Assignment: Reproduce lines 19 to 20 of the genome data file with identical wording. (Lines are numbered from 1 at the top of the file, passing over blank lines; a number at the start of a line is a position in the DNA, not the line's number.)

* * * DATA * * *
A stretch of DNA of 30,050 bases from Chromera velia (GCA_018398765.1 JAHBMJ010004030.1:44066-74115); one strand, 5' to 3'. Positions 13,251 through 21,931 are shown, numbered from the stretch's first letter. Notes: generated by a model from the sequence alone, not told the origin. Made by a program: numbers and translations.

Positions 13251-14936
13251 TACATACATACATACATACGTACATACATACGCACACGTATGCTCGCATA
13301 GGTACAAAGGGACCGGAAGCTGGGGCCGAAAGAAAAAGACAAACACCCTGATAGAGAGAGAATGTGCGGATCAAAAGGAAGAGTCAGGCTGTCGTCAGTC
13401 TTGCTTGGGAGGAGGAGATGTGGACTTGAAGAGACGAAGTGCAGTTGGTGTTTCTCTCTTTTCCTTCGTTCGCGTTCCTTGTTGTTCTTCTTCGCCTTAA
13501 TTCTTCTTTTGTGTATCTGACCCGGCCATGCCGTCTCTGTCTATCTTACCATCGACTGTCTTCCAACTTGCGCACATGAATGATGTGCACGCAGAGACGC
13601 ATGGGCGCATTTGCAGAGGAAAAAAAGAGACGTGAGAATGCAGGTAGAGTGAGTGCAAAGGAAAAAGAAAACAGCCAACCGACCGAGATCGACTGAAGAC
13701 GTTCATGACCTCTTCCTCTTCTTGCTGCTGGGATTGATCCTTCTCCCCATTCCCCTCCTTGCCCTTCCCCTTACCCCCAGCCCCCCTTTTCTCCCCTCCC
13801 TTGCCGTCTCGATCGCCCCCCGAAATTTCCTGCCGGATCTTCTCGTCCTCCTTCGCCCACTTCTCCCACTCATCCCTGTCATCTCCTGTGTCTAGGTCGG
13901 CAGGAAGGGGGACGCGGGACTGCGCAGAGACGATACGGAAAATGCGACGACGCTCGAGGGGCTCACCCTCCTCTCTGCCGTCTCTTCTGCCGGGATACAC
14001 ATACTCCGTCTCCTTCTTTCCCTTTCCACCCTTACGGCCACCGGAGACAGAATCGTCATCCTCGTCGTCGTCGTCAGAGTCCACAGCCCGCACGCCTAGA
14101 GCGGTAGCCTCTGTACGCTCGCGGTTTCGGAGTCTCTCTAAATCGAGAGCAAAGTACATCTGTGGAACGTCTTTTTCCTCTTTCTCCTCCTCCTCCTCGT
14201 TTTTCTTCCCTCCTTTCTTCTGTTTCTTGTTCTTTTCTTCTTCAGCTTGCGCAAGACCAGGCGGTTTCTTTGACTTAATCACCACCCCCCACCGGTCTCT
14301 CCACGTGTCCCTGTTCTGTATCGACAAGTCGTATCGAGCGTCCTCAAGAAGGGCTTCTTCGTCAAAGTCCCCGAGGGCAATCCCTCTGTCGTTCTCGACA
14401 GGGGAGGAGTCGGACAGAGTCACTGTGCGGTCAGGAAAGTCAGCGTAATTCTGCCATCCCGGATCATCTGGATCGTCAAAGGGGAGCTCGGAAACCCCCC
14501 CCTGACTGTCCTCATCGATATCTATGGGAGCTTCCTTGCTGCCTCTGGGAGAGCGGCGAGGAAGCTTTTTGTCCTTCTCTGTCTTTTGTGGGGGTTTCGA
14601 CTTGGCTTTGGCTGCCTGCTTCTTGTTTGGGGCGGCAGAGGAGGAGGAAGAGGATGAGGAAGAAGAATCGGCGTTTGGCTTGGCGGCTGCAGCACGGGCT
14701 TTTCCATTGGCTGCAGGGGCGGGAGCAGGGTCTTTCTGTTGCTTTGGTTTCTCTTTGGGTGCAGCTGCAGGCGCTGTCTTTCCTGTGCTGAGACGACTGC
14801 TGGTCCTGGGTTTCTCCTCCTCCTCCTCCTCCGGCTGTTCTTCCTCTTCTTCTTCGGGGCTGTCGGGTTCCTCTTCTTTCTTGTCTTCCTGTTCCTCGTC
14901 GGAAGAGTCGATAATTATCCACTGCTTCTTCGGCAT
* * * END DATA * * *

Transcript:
14801 TGGTCCTGGGTTTCTCCTCCTCCTCCTCCTCCGGCTGTTCTTCCTCTTCTTCTTCGGGGCTGTCGGGTTCCTCTTCTTTCTTGTCTTCCTGTTCCTCGTC
14901 GGAAGAGTCGATAATTATCCACTGCTTCTTCGGCAT